Wednesday, November 13, 2013

Class Paper or Work Report? 10 Writing Tips to Get You Started!


There are days when the deadline for a writing project is just around the corner, and I'm still unable to find the motivation to get started. For both writers and non writers alike, writing can be chore - something that needs to be done. Unfortunately, we don't always have the choice to lounge and do nothing. There are clients, bosses and professors to please, and deadlines to meet.

Here are ten tips I use to get started and to keep writing until the work is done.

  • Start with a blank page, and start small. Write down the title of the piece you are working on, write the first sentence, then write another and then another.


  • First comes writing and next comes editing. I refer to my first write up as the "Puke Version." Nasty, yes, but that is what it is. Get all the raw thoughts and content on paper, before you worry about revising. 

  • Turn all social media off. It ruins concentration and takes precious time away from writing. Get offline and focus on what needs to be done. Social media will be there when you log back in.

  • Don't spend all your time picking out an outfit that you forget to wear it and go to the ball. Just start already and keep going. There is a finite amount of outlining and research you can do - it can become an excuse not to write. I am guilty of this.  

  • Take time off. Save that first or finished draft, go for a run (do something different) and give yourself time before editing it. An hour, a day or a week - you will come back with fresh ideas and a new  point of view.

  • I am a wordy writer, and I tend to LOVE every single word of my draft. However, there are limitations placed on most class or work writing assignments. You may love every single word of your draft, but you have to shorten it. Extra Tip: Edit to cut out or shorten paragraph chunks not just to cut out words or sentences. 

  • I came across this tip recently: It’s easier to write for your audience with a character in mind. Are you writing for Miranda Priestly (Meryl Streep) in The Devil Wears Prada or for Vivian Ward (Julia Roberts) in Pretty Woman?

  • The internet, dictionary and thesaurus are your friends - if you are not sure, double check on grammar, sources, spelling, synonyms, antonyms, facts etc.

  • Do you have a big project? Break it down into smaller tasks. I am currently ghostwriting a book; this tip saves me from developing a headache and having anxiety attacks.

  • Sometimes it helps to talk and write. Say what you want to write and then write it. Don't get caught up on what it reads like. Remember the first version is usually a puke version, and editing comes after and makes it edible.

Try a few of these tips. If you need further help getting started or have other writing needs, contact me and I would love to help


Beloved, You are Loved Absolutely!

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Friday, November 8, 2013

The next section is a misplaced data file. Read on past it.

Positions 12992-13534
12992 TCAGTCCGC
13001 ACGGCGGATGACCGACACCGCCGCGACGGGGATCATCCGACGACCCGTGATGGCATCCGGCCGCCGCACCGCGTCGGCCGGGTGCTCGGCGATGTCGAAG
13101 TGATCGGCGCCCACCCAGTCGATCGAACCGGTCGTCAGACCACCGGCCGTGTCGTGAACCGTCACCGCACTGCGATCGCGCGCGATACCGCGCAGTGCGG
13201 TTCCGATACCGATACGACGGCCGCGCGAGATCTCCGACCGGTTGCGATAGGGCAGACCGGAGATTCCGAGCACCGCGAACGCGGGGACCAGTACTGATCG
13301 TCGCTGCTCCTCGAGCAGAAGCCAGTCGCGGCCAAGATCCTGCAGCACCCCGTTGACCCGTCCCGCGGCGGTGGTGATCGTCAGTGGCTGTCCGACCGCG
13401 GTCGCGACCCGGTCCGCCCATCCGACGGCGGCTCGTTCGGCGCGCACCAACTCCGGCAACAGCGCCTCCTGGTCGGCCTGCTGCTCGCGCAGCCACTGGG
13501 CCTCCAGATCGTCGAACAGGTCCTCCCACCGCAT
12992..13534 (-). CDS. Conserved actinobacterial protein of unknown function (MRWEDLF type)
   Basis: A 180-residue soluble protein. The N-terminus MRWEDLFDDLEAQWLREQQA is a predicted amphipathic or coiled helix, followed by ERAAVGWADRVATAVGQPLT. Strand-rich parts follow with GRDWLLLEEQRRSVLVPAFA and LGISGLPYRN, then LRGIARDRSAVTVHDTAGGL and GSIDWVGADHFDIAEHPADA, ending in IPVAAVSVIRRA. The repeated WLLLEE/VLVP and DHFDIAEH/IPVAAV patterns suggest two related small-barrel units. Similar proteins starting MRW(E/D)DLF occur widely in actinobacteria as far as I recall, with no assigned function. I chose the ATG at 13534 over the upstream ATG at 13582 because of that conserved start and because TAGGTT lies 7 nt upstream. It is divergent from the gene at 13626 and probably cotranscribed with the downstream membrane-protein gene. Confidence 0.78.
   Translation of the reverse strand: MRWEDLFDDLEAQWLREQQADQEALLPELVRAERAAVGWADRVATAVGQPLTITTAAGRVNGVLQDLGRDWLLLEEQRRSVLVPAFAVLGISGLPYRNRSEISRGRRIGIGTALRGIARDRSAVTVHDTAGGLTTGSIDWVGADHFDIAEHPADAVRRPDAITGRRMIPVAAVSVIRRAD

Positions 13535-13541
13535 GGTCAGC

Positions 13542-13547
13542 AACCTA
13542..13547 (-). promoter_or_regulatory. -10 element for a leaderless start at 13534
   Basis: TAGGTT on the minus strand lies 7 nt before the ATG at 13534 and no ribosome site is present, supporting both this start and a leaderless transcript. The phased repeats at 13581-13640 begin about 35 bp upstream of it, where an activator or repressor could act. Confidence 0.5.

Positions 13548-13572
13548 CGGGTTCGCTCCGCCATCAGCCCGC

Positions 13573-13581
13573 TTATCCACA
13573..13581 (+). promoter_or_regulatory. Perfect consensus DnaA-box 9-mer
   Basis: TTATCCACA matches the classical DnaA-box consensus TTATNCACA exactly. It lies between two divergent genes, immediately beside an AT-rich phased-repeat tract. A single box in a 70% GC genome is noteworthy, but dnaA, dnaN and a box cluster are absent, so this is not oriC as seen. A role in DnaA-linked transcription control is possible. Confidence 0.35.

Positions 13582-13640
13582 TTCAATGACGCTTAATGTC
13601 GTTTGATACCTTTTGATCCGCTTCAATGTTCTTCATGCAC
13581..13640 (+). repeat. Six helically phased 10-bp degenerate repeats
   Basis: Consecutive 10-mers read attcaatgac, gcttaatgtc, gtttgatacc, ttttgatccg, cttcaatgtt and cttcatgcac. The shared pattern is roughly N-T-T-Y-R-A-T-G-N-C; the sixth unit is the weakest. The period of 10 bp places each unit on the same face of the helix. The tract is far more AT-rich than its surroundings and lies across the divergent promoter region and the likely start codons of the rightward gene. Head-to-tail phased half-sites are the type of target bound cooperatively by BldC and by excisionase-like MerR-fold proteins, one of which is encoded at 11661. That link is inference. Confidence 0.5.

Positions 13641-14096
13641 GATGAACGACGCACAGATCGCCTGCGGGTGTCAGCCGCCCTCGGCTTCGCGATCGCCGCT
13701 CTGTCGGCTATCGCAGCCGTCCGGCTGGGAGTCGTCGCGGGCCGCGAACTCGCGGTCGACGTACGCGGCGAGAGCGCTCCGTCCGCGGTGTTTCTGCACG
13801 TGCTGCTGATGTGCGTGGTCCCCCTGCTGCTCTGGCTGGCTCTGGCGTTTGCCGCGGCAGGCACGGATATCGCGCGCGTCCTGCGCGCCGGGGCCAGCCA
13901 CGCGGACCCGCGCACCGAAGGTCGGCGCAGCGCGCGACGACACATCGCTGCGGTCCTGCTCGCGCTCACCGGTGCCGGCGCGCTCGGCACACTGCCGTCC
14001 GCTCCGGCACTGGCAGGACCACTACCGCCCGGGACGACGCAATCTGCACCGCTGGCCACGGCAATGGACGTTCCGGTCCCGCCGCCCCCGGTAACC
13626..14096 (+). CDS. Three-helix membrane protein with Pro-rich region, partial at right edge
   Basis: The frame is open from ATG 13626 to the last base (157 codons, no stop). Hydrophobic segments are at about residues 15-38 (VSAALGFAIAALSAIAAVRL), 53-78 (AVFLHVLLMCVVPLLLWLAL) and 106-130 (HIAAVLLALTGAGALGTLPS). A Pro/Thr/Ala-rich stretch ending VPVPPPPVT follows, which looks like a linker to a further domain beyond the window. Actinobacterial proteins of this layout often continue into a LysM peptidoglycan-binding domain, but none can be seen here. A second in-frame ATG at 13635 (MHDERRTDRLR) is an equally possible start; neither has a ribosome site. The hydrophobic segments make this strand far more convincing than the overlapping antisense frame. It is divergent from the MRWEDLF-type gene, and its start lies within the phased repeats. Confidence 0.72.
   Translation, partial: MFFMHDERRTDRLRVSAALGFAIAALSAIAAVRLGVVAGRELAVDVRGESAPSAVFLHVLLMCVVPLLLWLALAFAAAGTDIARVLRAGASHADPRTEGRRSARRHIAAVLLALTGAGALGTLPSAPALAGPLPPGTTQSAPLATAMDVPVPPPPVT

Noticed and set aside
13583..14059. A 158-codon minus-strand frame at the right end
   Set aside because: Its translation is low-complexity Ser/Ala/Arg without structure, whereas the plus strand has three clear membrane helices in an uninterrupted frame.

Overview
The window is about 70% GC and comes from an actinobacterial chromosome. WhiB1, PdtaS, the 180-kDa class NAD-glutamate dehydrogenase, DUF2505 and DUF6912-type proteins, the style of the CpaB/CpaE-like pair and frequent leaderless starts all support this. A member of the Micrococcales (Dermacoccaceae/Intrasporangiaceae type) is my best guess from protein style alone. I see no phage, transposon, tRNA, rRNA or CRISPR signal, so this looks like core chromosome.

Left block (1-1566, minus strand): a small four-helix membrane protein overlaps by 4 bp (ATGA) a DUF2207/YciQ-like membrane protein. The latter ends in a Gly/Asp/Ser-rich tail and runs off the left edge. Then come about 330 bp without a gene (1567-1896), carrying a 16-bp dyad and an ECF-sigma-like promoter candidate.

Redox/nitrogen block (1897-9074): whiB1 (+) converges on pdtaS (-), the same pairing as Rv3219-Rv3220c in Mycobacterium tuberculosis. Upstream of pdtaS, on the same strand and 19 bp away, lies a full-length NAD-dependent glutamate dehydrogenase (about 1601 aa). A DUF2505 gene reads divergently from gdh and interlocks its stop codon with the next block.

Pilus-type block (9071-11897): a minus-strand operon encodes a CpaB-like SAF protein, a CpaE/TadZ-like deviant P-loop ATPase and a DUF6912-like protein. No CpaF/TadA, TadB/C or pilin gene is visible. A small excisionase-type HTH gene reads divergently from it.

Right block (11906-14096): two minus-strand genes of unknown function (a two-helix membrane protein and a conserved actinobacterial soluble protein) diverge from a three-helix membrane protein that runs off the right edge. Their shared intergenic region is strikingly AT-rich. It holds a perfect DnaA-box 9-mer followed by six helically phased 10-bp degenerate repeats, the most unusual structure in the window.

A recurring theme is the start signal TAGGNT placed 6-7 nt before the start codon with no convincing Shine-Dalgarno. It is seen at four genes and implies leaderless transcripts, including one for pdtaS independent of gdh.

Don't Give IT Away for Free!


For all our sake and dignities, please do me a favor, get paid for it.
And when you get paid, please don't give it away for cheap.
When you do give it away for free or cheap, make sure it is worth your while OR get paid in kind.

Two weeks ago, I read a New York Times article written by Tim Kreider and titled "Slave of the internet, Unite!"  What he had to say captured my attention and aptly addressed the thoughts that have been roaming in my head since I started freelance writing and editing. This article calls writers and all creative artists to unite and stop giving up their work for free. Oh bless his soul!

If I count the times I have been asked to write or edit for free or count when someone tries to negotiate my rate quote from a couple hundred dollars to a few pennies. I'd be rich! 

I am not opposed to working for free or for lower than your asking rate if you are looking for exposure, trying to build your portfolio or working for a cause you believe in. However I do ask that when you do, let it be a wise business choice especially if you are building a business or if what you do is how you make a living. 

If not, you are doing yourself and the rest of us a disservice. Our time and services are valuable. 

I worked for free and for cheap to build my portfolio - a portfolio I seriously need to update ASAP. :)
I wrote for free, because I knew it was a stepping stone to create exposure for what I do and can do. 
I write for free and for lower than my asking rate for causes I ABSOLUTELY believe in, and this I will recommend to any business.

Writing for free brings with it opportunity to write for money. That is how I started, and I refuse to knock it, but please have a strategy. 

I decide at the start of each year the percentage of my writing load and time that serves as "volunteer work." I also decide the kinds of clients I am willing to serve this way. If a client request free or cheap work after my quota has been filled, I politely and professionally say no...unless there is a good reason to say yes.

I am not opposed to taking a quick look at a friend's class essay or commenting on a "potential" client's work. If you are consistently asking me without thought to how I eat and what I am building, then you should read "Slave of the internet, Unite!" and let me know what you think.

Most businesses give products and services out for free to build their client base, but be wise about what that entails for you. If you are CONSISTENTLY working for free five years into it, then you need to re-evaluate.

Writing as a profession is a risk - a monetary one. It can be hard pitching on end or waiting months and forever for a client to send your check. I am lucky to have a family that supports me through thick and thin.

Let's stick together until we figure out a way to make creative professions - writers, musicians, artists etc viable. Or are they archaic and outdated? Is there a app for that too?

I would love to hear read your thoughts.

Beloved, You are Loved Absolutely!

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Wednesday, November 6, 2013

Pearls From my Father: Dignity of Labor


My dad's birthday was two weeks ago. He turned 70, and that to me is a good definition of old! Sorry Papa!